The giant had to bend himself nearly in half to get through the door of the apartment.  Once he unfolded, and straightened himself out, he started bowing to Moira like a perpetual motion machine.  In her inimitable style she finally put him at ease, and I suggested we peek in at the children, who were sleeping, before we sat down to eat.  I opened their bedroom door and we stepped in.  As soon as the giant saw them he put his palms together and made an almost imperceptible bow in their direction.  After a moment or two, I thought the visit was over and began to move toward the bedroom door.  He didn’t take the hint.  He stood there in the light from the Golden Arches, with tears streaming down his cheeks, and said in his broken English, while pointing at the tiny bodies fast asleep in their beds, “I have . . . my home”.  We all knew exactly what he meant.  Right there I learned, “nothing is as it seems”.

Now remember what I asked you.  Sure, I might have a name or a place wrong, but don’t ruin a good story by fretting about it.  By this time, and back in that world,  I would have stretched the story, while we sped down the Interstate to our destination, the miles would have flown by, we’d have had a couple of drinks, I’d be paying you your “trans” and we’d both be happy.

As you may suspect, I tell you this story to make a point.  It might even be an allegory (look it up; you can bet those assigned to monitor your blog will have to).  Never forget this as you travel through the miracle that is your life, “it’s not appearances that will bind you, but your attachment to those appearances”.  This is tricky, as I’m not suggesting you must become indifferent.  From my perspective, we need to be able to discern between good attachments and bad ones; holding onto the former and abandoning the latter.  We are always striving to better ourselves; so maybe hanging onto something (i.e. becoming “attached” to it) like a belief that you’ve been mistreated by someone, that makes you angry and ill, is not a good attachment.  When you receive “a pearl” like the “it’s not appearances that will bind you….” one noted above, it’s not enough to accept it solely on an intellectual level.  I recommend you take it to heart, and use it.  Use it to quiet your mind.  Be like a devout monk (Christian, Buddhist, Sikh, Hindi, whatever you like, it doesn’t matter) see if you can find a way to put it into action and use it to quiet your mind, think (meditate) on it, and with your “third eye” watch how your health responds.  So, the take away is this, when you receive a different perspective (a “pearl”), don’t throw it away out of hand; take it to heart and see if it quiets your mind, if it does keep it, “attach” yourself to it: now you have a good attachment that you can use to direct your mind in a positive way.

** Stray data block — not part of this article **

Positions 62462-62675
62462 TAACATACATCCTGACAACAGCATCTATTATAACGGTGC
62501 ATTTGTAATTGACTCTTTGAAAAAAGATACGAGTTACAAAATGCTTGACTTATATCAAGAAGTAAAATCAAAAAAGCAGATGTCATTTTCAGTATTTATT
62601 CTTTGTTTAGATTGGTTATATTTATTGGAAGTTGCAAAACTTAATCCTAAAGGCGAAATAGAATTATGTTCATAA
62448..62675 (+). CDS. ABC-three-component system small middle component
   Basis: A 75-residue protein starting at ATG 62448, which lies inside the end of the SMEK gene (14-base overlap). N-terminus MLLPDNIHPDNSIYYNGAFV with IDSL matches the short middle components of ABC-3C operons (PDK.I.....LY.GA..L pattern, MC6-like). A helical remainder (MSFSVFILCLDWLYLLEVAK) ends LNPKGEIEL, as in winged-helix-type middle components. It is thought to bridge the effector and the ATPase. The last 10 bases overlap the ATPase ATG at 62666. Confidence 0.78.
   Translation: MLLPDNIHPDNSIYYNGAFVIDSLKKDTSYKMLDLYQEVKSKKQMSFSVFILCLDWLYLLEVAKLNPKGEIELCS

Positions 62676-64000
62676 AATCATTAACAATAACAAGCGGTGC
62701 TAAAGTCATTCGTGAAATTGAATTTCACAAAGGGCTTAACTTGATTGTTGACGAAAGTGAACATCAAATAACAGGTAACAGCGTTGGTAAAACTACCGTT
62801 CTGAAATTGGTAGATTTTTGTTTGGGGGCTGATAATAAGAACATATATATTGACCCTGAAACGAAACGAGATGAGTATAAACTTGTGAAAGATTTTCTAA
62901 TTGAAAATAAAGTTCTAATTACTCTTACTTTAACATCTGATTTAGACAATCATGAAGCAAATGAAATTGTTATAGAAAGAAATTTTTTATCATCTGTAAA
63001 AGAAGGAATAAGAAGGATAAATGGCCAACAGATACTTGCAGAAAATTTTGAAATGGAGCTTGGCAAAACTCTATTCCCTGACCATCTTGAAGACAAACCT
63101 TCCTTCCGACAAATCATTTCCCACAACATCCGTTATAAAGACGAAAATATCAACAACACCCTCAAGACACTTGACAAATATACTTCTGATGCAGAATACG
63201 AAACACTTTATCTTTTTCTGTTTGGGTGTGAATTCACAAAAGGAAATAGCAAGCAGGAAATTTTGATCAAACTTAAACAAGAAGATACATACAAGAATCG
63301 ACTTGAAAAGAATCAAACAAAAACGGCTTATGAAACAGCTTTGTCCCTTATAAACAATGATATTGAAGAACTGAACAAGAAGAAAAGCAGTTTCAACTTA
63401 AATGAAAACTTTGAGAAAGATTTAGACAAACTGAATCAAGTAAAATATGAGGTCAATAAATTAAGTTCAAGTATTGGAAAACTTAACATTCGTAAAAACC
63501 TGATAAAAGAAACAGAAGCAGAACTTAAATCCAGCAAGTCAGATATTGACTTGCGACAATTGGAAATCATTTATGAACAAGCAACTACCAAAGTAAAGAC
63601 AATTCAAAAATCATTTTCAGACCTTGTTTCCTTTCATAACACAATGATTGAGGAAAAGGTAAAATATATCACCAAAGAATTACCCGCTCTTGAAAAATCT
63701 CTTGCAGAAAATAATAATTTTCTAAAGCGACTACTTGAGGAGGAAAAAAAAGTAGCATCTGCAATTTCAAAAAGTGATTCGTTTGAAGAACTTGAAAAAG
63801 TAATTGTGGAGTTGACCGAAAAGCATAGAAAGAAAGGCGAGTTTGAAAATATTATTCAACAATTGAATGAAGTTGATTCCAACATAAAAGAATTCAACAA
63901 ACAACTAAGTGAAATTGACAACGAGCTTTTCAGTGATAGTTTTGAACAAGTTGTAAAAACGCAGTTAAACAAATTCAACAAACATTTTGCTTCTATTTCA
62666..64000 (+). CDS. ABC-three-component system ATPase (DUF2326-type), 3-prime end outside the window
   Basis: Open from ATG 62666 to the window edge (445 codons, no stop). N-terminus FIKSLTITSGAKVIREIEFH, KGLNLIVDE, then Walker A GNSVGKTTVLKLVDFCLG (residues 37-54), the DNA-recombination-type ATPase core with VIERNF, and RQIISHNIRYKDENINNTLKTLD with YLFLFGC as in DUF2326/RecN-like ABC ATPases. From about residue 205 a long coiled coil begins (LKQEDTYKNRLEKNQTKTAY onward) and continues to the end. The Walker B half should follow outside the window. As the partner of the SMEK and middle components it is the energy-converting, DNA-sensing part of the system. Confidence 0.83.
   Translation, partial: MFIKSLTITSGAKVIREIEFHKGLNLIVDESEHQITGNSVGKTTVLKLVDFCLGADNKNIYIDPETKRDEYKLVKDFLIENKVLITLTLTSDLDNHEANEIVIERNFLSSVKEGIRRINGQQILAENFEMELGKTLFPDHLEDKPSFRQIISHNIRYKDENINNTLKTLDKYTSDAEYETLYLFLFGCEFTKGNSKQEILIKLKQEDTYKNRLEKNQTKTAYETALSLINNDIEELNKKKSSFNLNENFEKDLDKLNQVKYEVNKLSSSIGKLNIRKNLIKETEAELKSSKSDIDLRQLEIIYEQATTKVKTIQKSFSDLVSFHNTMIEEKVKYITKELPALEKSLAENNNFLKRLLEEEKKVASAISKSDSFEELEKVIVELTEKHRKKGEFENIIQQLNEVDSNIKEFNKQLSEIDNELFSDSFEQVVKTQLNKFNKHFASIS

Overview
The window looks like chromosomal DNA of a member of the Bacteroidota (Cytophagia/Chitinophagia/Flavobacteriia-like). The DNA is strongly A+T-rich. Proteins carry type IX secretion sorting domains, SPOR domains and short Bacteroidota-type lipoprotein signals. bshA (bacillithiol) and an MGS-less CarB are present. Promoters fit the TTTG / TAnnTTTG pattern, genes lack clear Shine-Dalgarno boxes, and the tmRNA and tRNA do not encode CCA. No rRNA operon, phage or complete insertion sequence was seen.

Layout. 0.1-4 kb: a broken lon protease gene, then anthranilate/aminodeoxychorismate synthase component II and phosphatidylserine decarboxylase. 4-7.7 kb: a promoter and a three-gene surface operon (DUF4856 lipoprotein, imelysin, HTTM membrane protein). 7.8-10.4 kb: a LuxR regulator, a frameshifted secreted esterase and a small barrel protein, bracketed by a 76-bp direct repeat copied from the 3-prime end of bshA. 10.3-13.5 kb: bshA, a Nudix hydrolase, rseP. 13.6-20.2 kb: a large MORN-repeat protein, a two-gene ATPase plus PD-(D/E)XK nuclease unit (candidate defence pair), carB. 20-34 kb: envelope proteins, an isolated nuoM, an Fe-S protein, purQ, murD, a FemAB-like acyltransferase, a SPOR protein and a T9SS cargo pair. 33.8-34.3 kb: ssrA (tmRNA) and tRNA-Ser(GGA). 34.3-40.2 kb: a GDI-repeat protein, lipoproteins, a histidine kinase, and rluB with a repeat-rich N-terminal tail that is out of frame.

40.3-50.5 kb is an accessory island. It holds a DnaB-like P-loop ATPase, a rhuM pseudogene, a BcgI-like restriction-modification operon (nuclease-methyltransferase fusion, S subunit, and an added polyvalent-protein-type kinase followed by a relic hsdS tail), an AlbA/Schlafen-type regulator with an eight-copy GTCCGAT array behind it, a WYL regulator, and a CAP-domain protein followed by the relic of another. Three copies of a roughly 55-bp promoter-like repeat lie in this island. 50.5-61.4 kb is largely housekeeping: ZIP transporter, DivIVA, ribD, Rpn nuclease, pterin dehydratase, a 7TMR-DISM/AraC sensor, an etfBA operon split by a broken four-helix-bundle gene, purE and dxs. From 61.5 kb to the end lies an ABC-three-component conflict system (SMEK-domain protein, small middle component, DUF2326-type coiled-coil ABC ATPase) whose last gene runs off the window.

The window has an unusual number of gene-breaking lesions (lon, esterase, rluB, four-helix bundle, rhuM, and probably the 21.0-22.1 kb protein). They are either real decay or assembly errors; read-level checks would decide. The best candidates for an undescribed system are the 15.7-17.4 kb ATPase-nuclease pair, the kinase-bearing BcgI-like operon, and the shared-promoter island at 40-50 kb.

“Sed quis custodiet, Ipsos custodies?”

Dr. Mike Webster, R. Psych.

 

 

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2 Comments
  1. The ease at which you craft the words to slide them gently into my mind where they burst apart like tiny flechettes, tearing down the curtains that have blinded my inner eye. Showing me how to to see again, to believe again and to love again. No, not just you, but the therapy team and the medical marijuana and the techniques and teachings all together with the love and support of my wife and son, have reformulated my outlook on life. You sir, have been as the icing is to the cake, or the salt to the dark chocolate, an enhancement and a binding agent that sharpens the focus and heightens the experience. peace and good fortune for you in 2015

  2. denmaniacs4 permalink

    Mike. Your word craftmanship is stellar. And not just stellar. It is a beautiful and engaging story, memoir, parable, so delicious in the telling, the gentle twisting, the transporting back to an earlier time. A fine and heartfelt slice of life and learning.